3. Helsel DG, Mochel M, Bauer R. Shamans in a Hmong American community. J Altern Complement Med. 2004;10(6):933-8.
4. Faller HS. Hmong women: Characteristics and birth outcomes, 1990. Birth. 1992;19(3):144-8; discussion 148-50.
5. Edwards LE, Rautio CJ, Hakanson EY. Pregnancy in Hmong refugee women. Minn Med. 1987 Nov;70(11):633-7, 655.
6. Koch W. Infant mortality report says state both good and bad. Rochester Post Bulletin. August 14, 1991. Box 11, Book 3. The Refugee Studies Center, University of Minnesota Records, General/Multiethnic Collection, Immigration History Research Center, University of Minnesota.
7. Spring MA, Ross PJ, Etkin NL, Deinard AS. Sociocultural factors in the use of prenatal care by Hmong women, Am J Public Health. 1995;85(7):1015-7.
8. Minnesota Department of Health. Early and adequate prenatal care. Available at: www.health.state.mn.us/divs/cfh/na/documents/prenatalcare2010.pdf. Accessed April 24, 2012.
9. Kornosky JL, Peck JD, Sweeney AM, Adelson PL, Schantz SL, et al. Reproductive characteristics of Southeast Asian immigrants before and after migration. J Immigr Minor Health. 2008;10(2):135-43.
10. Erwin A. A physician’s guide for understanding Hmong health care beliefs. Available at: www.d.umn.edu/medweb/Erwin/hmong.html#Pregnancy. Accessed April 24, 2012.
11. Downing BT. Hmong in the West: Observations and Reports. 1985. Manuscript. Box 20, Folder 1. The Refugee Studies Center, University of Minnesota Records, General/Multiethnic Collection, Immigration History Research Center, University of Minnesota.
12. Helsel D, Mochel M. “Afterbirths in the afterlife: cultural meaning of placental disposal in a Hmong American community.” J Transcult Nurs. 2002;13(4):282-6.
13. Doyle M. Ancient tradition explained- why Hmong mothers eat boiled chicken. Hmong Times. September, 1 1998. Box 5, Folder 67. The Refugee Studies Center, University of Minnesota Records, General/Multiethnic Collection, Immigration History Research Center, University of Minnesota.
14. O’Fallon A. Personal communication. January 17, 2011.
15. Jambunathan J, Stewart S. Hmong women in Wisconsin: What are their concerns in pregnancy and childbirth? Birth. 1995;22(4):204-10.
16. Suzukamo L. Medical interpreters play vital role in effective care. St. Paul Pioneer Press. December 26, 1988. Box 11, Book 3. The Refugee Studies Center, University of Minnesota Records, General/Multiethnic Collection, Immigration History Research Center, University of Minnesota.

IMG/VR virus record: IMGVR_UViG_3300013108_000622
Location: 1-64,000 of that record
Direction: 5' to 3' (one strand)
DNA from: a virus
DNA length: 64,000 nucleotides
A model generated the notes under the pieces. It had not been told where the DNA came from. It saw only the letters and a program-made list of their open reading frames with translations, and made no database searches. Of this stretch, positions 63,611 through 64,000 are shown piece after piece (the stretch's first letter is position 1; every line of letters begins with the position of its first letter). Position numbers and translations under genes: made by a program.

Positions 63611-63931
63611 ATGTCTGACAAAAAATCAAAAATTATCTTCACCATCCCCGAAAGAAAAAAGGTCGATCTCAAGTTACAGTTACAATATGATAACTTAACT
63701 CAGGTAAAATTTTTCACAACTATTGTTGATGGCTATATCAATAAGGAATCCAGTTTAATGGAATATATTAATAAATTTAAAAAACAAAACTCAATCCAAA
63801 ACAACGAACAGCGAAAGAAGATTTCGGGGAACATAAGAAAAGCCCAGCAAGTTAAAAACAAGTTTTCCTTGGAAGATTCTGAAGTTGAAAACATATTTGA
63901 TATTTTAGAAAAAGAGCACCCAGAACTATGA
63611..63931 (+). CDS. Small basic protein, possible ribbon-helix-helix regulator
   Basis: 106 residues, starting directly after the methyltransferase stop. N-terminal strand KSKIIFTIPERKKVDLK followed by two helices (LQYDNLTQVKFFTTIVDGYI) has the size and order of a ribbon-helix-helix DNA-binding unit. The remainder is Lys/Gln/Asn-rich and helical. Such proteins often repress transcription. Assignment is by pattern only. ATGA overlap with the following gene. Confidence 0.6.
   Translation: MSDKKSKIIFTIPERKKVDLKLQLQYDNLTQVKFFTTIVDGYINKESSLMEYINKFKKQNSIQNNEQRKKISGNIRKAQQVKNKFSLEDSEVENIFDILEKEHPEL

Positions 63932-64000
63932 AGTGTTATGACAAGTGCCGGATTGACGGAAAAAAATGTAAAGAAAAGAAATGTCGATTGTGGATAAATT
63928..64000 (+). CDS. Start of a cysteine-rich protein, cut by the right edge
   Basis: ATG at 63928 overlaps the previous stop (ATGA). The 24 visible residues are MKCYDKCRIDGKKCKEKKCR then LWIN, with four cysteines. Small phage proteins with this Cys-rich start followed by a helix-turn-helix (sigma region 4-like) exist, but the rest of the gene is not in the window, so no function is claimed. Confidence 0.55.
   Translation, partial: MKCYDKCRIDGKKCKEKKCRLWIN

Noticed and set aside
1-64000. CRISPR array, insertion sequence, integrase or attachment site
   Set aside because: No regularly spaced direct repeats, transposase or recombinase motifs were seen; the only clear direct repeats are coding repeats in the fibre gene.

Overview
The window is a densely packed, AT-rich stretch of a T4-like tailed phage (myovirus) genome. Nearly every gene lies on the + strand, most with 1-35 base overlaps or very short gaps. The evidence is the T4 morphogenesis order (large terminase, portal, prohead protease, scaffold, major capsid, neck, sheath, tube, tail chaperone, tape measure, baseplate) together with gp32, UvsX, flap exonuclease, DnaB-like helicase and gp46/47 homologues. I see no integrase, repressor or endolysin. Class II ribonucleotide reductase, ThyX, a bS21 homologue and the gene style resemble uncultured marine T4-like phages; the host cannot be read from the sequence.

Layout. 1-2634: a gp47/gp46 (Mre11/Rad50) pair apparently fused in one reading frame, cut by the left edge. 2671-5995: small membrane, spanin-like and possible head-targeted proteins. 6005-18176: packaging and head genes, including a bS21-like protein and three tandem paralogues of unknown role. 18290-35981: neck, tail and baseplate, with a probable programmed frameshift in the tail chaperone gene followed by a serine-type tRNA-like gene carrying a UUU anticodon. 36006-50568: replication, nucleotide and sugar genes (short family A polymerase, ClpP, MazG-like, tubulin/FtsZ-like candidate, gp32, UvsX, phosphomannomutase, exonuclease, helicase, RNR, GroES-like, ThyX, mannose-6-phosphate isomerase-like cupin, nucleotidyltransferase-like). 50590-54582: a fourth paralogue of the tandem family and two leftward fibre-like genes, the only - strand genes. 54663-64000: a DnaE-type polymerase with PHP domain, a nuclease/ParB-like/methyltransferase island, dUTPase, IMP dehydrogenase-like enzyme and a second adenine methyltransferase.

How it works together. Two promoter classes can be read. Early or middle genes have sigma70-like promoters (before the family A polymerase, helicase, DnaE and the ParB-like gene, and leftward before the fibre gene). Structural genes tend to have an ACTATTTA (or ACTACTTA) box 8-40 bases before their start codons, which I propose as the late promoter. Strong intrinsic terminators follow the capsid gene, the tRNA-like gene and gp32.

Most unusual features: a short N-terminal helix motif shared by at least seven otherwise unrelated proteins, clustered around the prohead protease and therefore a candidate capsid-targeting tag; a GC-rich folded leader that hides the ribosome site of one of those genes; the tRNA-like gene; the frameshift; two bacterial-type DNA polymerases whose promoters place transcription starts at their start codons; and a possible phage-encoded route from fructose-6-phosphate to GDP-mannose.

17. Hmong Lamaze classes assist women during labor and delivery. Asian Pages. September 10, 1993. Box 11, Book 3. The Refugee Studies Center, University of Minnesota Records, General/Multiethnic Collection, Immigration History Research Center, University of Minnesota. 18. Faller HS. Perinatal needs of immigrant Hmong women: Surveys of women and health care providers. Public Health Rep. 1985;100(3):340-3.
19. Deinard AS, Dunnigan T. Hmong health care- reflections on a six-year experience. Int Migr Rev. 1987;21(3):857-865.
20. Helsel D, Petitti DB, Kunstadter P. Pregnancy among the Hmong: Birthweight, age, and parity. Am J Public Health. 1992;82(10):1361-4.
21. Cripe SM, O’Brien W, Gellaye B, Williams MA. Maternal morbidity and perinatal outcomes among foreign-born Cambodian, Laotian, and Vietnamese Americans in Washington state, 1993-2006. J Immigr Minor Health. 2011;13(3):417-25.
22. Minneapolis Department of Health and Family Support. Minneapolis vital statistics: Percentage of births delivered by cesarean 1990-2001.
23. Weeks JR, Rumbaut RG. Infant mortality among ethnic immigrant groups. Soc Sci Med. 1991;33(3):327-34.
24. Wingate MS, Alexander GR. The healthy migrant theory: Variations in pregnancy outcomes among US-born migrants. Soc Sci Med. 2006;62(2):491-8.
25. Fennelly K. The “healthy migrant” effect. Minn Med. 2007;90(3):51-3.
26. Minneapolis Department of Health and Family Support. Minneapolis vital statistics: Percentage preterm births (less than 37 weeks gestation) 1990-2001.
27. Minneapolis Department of Health and Family Support. Minneapolis vital statistics: Percentage low birth weight births (born less than 5.5 pounds) 1990-2001.